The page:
Woven in Moonlight is set in a fantasy world, Inkasisa, which is a world inspired by Bolivian traditions. The Illustrian people ruled Inkasisa for centuries until they were overthrown by the Llacsans – the king of which now rules Inkasisa and has left the Illustrians in ruin and poverty. Our main character, Ximena, is the decoy for the Illustrian condesa and finds herself in enemy territory when the Llacsan king demands the condesa’s hand in marriage. Though Ximena’s main aim is to destroy the Llacsans from the inside, she soon finds that she isn’t the only one with such motives and that others may be fighting for a greater purpose – one that she may want to be part of.

First of all, I really loved the Bolivian traditions and food that were woven into this world – and I also really enjoyed the glossary at the end of the book explaining some of the different foods that were mentioned. However, I found the world building to be slightly lacking and didn’t really get a good grasp on the history of Inkasisa and the different groups that were part of the puzzle (aside from a pretty rudimentary explanation of why the Llacsans and Illustrians hated each other). I wished that we got to see a richer history of Inkasisa and how everything fit together, though I imagine this is teased out more in the companion, Written in Starlight. I enjoyed the magic in this book and seeing the abilities that each of the characters had, though the existence of such powers wasn’t really that well explained.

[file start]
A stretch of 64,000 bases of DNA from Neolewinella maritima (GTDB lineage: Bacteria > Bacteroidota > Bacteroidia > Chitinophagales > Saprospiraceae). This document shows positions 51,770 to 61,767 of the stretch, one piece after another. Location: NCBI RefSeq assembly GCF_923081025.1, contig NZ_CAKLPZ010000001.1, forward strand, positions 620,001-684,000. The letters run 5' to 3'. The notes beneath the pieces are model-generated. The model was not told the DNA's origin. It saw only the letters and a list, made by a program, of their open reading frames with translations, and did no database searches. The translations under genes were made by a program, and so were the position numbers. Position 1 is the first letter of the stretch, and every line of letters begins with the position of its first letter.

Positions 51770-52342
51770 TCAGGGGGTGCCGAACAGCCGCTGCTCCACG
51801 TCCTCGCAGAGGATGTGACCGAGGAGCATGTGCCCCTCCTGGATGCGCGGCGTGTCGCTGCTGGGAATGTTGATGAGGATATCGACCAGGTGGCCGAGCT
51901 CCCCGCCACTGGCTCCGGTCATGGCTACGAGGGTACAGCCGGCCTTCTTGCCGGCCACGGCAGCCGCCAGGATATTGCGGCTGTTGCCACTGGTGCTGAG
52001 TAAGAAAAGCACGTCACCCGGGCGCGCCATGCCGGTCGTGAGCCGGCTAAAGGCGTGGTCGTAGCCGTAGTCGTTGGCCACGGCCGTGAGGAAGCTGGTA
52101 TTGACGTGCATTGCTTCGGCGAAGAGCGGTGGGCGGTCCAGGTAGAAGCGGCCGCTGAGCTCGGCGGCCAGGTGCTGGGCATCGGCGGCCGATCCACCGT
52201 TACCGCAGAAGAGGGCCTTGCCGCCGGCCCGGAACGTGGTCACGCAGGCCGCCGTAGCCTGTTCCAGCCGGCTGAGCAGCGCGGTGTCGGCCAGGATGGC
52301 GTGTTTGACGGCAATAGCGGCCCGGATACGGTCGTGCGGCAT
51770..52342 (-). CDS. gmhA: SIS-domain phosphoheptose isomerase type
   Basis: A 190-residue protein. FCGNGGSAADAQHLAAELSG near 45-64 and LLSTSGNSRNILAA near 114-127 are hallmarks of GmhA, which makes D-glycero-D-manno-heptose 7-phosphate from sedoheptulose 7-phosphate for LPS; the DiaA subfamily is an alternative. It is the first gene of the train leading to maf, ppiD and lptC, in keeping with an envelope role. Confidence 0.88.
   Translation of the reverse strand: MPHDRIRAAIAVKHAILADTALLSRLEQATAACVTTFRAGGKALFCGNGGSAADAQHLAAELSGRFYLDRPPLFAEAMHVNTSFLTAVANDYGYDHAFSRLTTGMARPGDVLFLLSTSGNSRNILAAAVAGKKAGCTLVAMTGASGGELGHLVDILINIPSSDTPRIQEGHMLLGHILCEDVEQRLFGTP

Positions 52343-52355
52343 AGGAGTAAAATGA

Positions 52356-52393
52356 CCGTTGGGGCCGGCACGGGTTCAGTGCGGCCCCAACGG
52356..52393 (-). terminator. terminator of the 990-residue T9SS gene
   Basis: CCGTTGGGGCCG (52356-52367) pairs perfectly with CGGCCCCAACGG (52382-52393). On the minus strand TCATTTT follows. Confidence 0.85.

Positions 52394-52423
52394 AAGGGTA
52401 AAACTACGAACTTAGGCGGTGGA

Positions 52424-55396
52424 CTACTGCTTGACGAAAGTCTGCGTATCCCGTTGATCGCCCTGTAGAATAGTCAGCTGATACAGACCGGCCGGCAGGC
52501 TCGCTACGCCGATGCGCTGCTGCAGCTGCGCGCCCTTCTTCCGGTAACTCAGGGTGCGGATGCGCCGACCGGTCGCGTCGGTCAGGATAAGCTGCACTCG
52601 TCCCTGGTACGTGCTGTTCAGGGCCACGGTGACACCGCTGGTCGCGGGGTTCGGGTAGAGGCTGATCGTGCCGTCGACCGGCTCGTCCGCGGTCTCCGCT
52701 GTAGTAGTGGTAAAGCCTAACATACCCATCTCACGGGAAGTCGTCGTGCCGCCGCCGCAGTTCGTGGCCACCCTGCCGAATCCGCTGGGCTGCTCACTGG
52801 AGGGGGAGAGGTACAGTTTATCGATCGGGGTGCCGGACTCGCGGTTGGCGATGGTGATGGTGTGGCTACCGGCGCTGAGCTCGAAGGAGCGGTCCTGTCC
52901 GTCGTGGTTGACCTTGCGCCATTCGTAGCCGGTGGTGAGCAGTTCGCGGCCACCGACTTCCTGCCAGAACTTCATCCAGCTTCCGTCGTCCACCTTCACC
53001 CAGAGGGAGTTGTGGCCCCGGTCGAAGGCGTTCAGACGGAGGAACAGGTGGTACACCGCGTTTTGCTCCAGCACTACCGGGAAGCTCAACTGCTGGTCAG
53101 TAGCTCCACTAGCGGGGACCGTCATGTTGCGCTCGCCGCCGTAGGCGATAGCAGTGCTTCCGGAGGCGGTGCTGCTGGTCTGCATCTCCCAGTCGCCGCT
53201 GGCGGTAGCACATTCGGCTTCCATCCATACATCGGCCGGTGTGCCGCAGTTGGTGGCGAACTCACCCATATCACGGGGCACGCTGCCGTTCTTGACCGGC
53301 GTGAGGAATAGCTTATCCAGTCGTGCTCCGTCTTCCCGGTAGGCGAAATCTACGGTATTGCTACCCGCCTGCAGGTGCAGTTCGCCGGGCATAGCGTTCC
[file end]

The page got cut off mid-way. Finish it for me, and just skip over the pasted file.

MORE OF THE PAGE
I quite enjoyed Ximena’s character but I struggled with the plot of the book. It was quite slow-paced and it felt like nothing was really happening throughout the entire book. It was particularly frustrating when she would have miraculously enlightening realisations halfway through the book of things that she had been iterating throughout (e.g. the whole premise of her going into enemy territory was to find some ancient relic but she seems to forget this until halfway through the novel when she suddenly realises “everything can be solved if I find the relic!”). On top of that, some aspects of the plot were quite predictable and didn’t really make for a riveting read.